16. Great post Karen – and totally agree on all points. Readers and too many writers have no idea what happens in the industry and how little authors actually make on book sales. I’m in a small city and we only have 1 book store and its a joke. I went in to ask for contact information for the corporate office and one employee gave me the 800 number. Another employee made a point to tell me their toll free number was not meant for use by authors – it was only for their customers. Duhhh – where would a book store be without authors?? I understand that may be a complicated scenario for her, but writers write books, and book stores sell books — hmmmm, doesn’t seem that confusing to me.

  17. Dave, I was not going to mention names, but since I posted this as a publisher, I will slip that hat on and be candid.

    Kindle has a price/royalt structure: books priced below $2.99 earn a 35% royalty payment for sales. Any books, $2.99 and up receive a 70% royalty. They have a VERY strict policy that if an eBook is priced lower anywhere else on the web, Kindle will meet that laower price.

    Kobo’s lower price of $2.69 for a $2.99 eBook, Kindle drops its price to $2.69 which is below $2.99 and thereby no longer qualifies for the 70%.

    I always complain about authors giving too much info in the public forum that readers don’t care about, and I apoloize for going against that comment, but I think readers might be interested in this because if the publishers of their favorite authors continue to lose money, they will make those books more expensive to readers to make up that lost income. So, in this instance, it is in the reader’s best interest to support those sites that work with the publisher, as opposed to those that don’t.

    Did this help?

    • Karen,

      Thank you for your detailed reply. Yes, that explains quite a bit! Thank you!

      So, one course of action could be for publishers/rights-holders of various e-Publications to pull them from Kobo entirely? That would make sense.

      I don’t own an eBook reader, yet, although I do know that Kobo is now much further down the list than it used to be. If only Kindles had the screen size of an iPad! (My poor vision demands iPad size…)

      Again, thank you for clarifying.

      Yours,
      Dave

  18. Great Post Karen. I hardly knew the Borders in my town. It was a little far and I had to drive by Barns and Noble on the way where I like to go for Starbucks+Danish+sit in comfy chairs and peruse books. So no loss to me personally. But I feel your pain that the loss of Waldenbooks, replaced by a Mega Book store with no heart is a shocker. Maybe all authors should get together and start a author owned chain of bookstores. Get a clue Borders.

  19. Actually, some Borders had (and I say ‘had’) dedicated employees. I’ve always favored Borders over B&N for my own signings and had some great times, great support and great fun. But even these employees labored under management (top management) who didn’t give a crap or didn’t understand. I’m sorry about what’s happening to them and wish they would have better guidance.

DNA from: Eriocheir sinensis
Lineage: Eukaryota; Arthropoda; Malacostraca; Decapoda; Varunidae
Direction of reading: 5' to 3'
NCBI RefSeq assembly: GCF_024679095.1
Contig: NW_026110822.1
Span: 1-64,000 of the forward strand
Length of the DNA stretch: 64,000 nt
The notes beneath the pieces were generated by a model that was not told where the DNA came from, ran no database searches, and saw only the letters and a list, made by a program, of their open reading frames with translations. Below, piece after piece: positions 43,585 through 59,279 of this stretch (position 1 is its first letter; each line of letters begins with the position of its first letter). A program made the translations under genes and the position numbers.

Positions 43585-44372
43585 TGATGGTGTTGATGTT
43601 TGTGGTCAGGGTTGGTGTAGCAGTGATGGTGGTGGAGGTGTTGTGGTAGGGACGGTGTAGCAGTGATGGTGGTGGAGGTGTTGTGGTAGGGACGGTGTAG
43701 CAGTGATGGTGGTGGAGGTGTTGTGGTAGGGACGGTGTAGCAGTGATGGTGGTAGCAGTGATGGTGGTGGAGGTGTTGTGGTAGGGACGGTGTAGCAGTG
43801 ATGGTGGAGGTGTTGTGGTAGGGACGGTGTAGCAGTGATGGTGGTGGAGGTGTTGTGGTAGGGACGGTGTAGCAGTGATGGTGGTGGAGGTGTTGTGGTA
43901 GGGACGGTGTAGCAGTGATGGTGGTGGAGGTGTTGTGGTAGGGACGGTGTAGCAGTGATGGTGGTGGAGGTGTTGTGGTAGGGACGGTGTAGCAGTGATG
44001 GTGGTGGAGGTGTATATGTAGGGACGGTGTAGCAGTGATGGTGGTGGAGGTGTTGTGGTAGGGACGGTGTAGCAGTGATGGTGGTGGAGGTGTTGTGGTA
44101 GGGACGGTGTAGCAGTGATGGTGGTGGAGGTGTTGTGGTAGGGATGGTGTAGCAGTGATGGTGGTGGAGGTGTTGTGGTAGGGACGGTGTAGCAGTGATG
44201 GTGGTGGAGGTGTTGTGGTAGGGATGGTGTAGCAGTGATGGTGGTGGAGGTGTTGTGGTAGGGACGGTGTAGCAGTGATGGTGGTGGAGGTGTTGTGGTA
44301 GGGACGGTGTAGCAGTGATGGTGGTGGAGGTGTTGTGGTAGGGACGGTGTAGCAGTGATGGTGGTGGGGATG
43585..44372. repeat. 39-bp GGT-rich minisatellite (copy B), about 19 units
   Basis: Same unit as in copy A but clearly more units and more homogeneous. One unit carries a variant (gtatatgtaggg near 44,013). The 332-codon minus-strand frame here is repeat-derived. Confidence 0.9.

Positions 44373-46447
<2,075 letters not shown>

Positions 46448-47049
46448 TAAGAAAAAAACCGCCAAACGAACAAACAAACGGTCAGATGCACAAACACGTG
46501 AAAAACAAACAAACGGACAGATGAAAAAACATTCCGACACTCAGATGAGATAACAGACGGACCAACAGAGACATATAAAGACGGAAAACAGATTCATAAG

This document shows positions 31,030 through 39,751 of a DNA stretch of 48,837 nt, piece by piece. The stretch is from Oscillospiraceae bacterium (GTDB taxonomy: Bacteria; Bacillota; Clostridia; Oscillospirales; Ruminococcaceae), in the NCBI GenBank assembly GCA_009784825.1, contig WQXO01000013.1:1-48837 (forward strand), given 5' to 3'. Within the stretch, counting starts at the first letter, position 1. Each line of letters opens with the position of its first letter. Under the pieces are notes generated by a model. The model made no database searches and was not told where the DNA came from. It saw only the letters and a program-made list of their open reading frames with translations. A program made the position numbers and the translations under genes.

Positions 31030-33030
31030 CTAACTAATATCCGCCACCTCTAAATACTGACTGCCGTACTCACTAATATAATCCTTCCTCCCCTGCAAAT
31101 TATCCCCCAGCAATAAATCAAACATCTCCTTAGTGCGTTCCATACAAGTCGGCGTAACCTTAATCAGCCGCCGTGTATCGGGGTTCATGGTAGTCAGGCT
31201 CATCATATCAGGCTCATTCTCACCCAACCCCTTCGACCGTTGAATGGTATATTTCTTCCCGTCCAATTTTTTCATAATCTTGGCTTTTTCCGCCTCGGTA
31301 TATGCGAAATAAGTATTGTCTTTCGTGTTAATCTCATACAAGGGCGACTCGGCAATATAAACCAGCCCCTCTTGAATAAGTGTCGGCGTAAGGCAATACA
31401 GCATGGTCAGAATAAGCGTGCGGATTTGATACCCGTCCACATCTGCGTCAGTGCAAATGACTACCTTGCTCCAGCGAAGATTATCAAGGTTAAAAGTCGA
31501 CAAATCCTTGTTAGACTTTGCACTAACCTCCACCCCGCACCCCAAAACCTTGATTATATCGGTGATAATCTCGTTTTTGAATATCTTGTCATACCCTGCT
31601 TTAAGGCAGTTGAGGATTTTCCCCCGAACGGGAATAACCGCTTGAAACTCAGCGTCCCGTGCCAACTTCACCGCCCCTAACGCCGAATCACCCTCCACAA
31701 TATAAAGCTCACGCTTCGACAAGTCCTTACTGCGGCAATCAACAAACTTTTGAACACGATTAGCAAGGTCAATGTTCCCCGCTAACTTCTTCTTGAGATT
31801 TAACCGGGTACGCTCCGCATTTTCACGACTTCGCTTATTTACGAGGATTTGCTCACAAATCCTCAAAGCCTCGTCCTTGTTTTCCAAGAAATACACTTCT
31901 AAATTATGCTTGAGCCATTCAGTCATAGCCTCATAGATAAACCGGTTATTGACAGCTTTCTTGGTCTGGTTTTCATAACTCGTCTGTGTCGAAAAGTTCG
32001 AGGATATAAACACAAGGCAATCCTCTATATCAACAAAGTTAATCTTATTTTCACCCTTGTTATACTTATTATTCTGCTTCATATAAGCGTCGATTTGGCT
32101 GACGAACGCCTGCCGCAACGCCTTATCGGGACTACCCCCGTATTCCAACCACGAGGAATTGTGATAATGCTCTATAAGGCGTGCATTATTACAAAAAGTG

Oh, and I like the way you slipped ‘fart’ into your post. I’m afraid I’m a bad influence on you.

    Norm

    http://www.normcowie.com

  20. I’m not sure I understand. If the eBook reader Kobo discounts a book at 2.69 from the industry standard price of 2.99, how does this reflect a decrease in royalty from 70% to 35%? Is there some sort of typically-used tiered percentage that authors/publisher’s get based upon the price?

    Could you explain this, please? I’m having a difficult time figuring out how the industry works in this regard and, therefore, not really understanding your conclusions.

    Thank you,
    Dave

  21. Unfortunately, Smashwords is not the only distributor that Kobo gets books from and it appears the others do not have pricing agreements to protect us. Our titles in question came from a source other than Smashwords, but that source has been as quick and pleasant about getting the titles removed as SW. Both sources have been great to work with.

    Kobo on the other hand, knows exactly what it is doing and doesn’t even feel bad about it. They can’t get us with one venue, they get us with another.

    I was a huge fan of the Waldenbooks division and it did break my heart to watch them disappear.

    I’m not usually one to play favorites, but I can tell you that Kobo is nowhere on my list of good things…

  22. I was lucky in that the staff of the Borders near me (now closed, alas) was knowledgeable and very supportive of me. But I had the same problem you did with Kobo (through Smashwords). They lowered the price of my book, and still didn’t sell any– but that caused Amazon to lower the price to compete, costing me a very nice piece of change until I could force SW to remove the book from Kobo.

  23. I agree with everything you have in this post. Long before Borders filed bankruptcy I would rant about refusing to go into one of their stores to buy anything.

    A Borders application for employment must read like this;
    Are you the rudest, inconsiderate, and most uninterested person you know? Do you have zero interest in helping someone? Are you clueless on the literary industry and not even sure what a book is? If you answer yes to any or all of the above you are a person Borders will hire.

    That store drove me nuts. Even now as an author I am not bothered they are going OOB, I said way back then I wouldn’t feel comfortable placing one of my books on their shelves. I don’t have enough time or ability to hire that many people to inform customers “my book is here”

  24. Loving your posts of late, Karen! Blog, blog, blog! I want more!!!!!